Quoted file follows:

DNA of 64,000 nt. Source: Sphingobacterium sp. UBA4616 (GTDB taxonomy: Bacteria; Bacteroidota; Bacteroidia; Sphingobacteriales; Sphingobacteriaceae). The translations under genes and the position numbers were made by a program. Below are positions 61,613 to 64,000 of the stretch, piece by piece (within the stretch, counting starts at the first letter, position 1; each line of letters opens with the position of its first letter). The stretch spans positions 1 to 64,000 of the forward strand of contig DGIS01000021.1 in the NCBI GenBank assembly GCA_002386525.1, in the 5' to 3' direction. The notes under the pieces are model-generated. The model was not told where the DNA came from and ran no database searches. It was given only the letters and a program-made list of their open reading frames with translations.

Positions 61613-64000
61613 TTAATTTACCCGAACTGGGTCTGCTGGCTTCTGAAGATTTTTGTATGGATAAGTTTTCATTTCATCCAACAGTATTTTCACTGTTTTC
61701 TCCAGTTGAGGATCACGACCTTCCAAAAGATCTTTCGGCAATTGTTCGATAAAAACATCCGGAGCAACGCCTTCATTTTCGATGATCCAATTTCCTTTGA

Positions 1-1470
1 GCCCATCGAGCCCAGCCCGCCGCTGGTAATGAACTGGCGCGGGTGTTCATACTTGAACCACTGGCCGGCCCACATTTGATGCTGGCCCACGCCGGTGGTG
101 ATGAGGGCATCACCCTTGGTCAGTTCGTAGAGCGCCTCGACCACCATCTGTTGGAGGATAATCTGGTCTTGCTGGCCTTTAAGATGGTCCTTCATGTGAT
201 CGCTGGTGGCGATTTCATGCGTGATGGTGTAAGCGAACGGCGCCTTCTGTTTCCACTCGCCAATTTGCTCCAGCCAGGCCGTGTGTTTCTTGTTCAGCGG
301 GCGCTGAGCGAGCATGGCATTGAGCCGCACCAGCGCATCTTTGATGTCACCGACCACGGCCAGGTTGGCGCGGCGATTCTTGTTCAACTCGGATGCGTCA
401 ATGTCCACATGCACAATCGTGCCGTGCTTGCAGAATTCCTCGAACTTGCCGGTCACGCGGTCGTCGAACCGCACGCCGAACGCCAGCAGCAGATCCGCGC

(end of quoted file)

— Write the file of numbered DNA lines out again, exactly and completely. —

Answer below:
DNA of 64,000 nt. Source: Sphingobacterium sp. UBA4616 (GTDB taxonomy: Bacteria; Bacteroidota; Bacteroidia; Sphingobacteriales; Sphingobacteriaceae). The translations under genes and the position numbers were made by a program. Below are positions 61,613 to 64,000 of the stretch, piece by piece (within the stretch, counting starts at the first letter, position 1; each line of letters opens with the position of its first letter). The stretch spans positions 1 to 64,000 of the forward strand of contig DGIS01000021.1 in the NCBI GenBank assembly GCA_002386525.1, in the 5' to 3' direction. The notes under the pieces are model-generated. The model was not told where the DNA came from and ran no database searches. It was given only the letters and a program-made list of their open reading frames with translations.

Positions 61613-64000
61613 TTAATTTACCCGAACTGGGTCTGCTGGCTTCTGAAGATTTTTGTATGGATAAGTTTTCATTTCATCCAACAGTATTTTCACTGTTTTC
61701 TCCAGTTGAGGATCACGACCTTCCAAAAGATCTTTCGGCAATTGTTCGATAAAAACATCCGGAGCAACGCCTTCATTTTCGATGATCCAATTTCCTTTGA

Positions 1-1470
1 GCCCATCGAGCCCAGCCCGCCGCTGGTAATGAACTGGCGCGGGTGTTCATACTTGAACCACTGGCCGGCCCACATTTGATGCTGGCCCACGCCGGTGGTG
101 ATGAGGGCATCACCCTTGGTCAGTTCGTAGAGCGCCTCGACCACCATCTGTTGGAGGATAATCTGGTCTTGCTGGCCTTTAAGATGGTCCTTCATGTGAT
201 CGCTGGTGGCGATTTCATGCGTGATGGTGTAAGCGAACGGCGCCTTCTGTTTCCACTCGCCAATTTGCTCCAGCCAGGCCGTGTGTTTCTTGTTCAGCGG
301 GCGCTGAGCGAGCATGGCATTGAGCCGCACCAGCGCATCTTTGATGTCACCGACCACGGCCAGGTTGGCGCGGCGATTCTTGTTCAACTCGGATGCGTCA
401 ATGTCCACATGCACAATCGTGCCGTGCTTGCAGAATTCCTCGAACTTGCCGGTCACGCGGTCGTCGAACCGCACGCCGAACGCCAGCAGCAGATCCGCGC